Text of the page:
Air pump & air stone: The air pump is placed outside of the reservoir and is connected to an air stone. This device is essential for keeping your water well oxygenated as it circulates into your grow tray. Not only does this provide oxygen to your plants, it also gets rid of harmful bacteria.
Tubes: To keep water and air flowing throughout your hydroponic system, you'll need a tubing network to connect all of the pumps to the grow tray. For the best results, these should be made out of high-quality, BPA-free plastic.
Often, new home-growers have trouble wrapping their heads around all the different hydroponic systems. Indeed, if you're someone just getting into cultivation, hydroponic terms can sound a bit like a foreign language.
To simplify these distinctions, it's helpful to keep in mind that hydroponics fall into one of two categories: active or passive. Unsurprisingly, active units push nutrients into grow trays via pumps. On the other hand, passive units use wicks to absorb nutrient-rich water and transfer it into your plant's root system.
Generally, cannabis cultivators prefer active hydroponic systems. Active systems can better provide roots with optimal oxygen, which often leads to healthier plants.
Of the many active systems now available, some of the most popular are deep water culture (DWC), nutrient film technique (NFT), and ebb & flow. Of these three, DWC is the easiest to set up as it only involves placing net pots with seeds and inert matter over reservoir buckets.
Ebb & flow systems have reservoirs underneath grow trays and work by pumping water with the help of an automatic timer. NFT set-ups are similar to ebb & flow, but the grow trays are slightly tilted, so you don't have to use a timer to supply or drain water.
To take advantage of all these methods, Everything But The Plant now offers high-quality hydroponic units that combine the strengths of these systems. Even if you're a total beginner, we recommend taking a peek at the diverse hydroponic systems available on this webpage.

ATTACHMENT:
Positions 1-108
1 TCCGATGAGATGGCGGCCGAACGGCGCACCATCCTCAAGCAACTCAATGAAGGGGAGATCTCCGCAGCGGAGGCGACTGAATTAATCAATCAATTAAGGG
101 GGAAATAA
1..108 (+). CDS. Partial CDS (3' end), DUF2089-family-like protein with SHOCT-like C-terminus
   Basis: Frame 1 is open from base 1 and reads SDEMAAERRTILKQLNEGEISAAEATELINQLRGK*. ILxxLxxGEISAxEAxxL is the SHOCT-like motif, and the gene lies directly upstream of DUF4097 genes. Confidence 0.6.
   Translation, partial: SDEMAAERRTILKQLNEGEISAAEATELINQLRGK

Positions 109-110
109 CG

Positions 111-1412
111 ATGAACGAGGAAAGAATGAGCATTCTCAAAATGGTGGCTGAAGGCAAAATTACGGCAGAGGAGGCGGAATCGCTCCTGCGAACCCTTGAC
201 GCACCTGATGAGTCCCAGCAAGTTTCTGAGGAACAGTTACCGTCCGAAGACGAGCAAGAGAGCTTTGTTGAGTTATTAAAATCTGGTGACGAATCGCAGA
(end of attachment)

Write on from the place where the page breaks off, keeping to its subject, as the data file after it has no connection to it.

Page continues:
Grow tents aren’t technically “essential” for growing hydroponically, but boy will they help you grow great ganja!
Indeed, if you’re growing in a small area like a closet, you simply won’t get good results without taking advantage of all the great features grow tents offer.
One of the top benefits of using a grow tent is that it helps concentrate the intensity of your grow light thanks to an interior Mylar coating. Better light coverage equals trichome-rich buds!
Plus, grow tents provide excellent insulation to make it easier to maintain humidity and temperature levels. Even if you live in cold climates, you won’t have any problem keeping your grow space nice and toasty with a professional grow tent.
Since at-home cultivation has become increasingly popular, there's a fantastic variety of tent sizes that are perfect for everyone's grow space.
For more details on professional-grade grow tents, please check out Everything But The Plant's catalog.
A common mistake first-time hydroponics growers make is to use soil-approved nutrients in their reservoir. Unfortunately, not all nutrients are created equal, so you need to triple-check the nutrients you're buying are approved for hydroponics.
Remember, plants in hydroponics units don't have the advantage of all the minerals naturally present in soil.
Nutrient manufacturers consider this fact as they formulate their blends for hydroponics users. For instance, you'll notice nitrogen counts are far higher in hydroponic nutrients versus soil-based nutes.
You'll also notice most hydroponics nutrients have a far longer roster of less significant minerals like magnesium, copper, iron, and sulfur. Plants don't have difficulty getting micronutrients in good quality soil, but they are prone to deficiencies if you don't put them into hydroponic systems.
By the way, you don't want to put any organic materials into a hydroponic unit. Any nutrients that contain substances like guano or fish emulsion can gunk up your reservoir.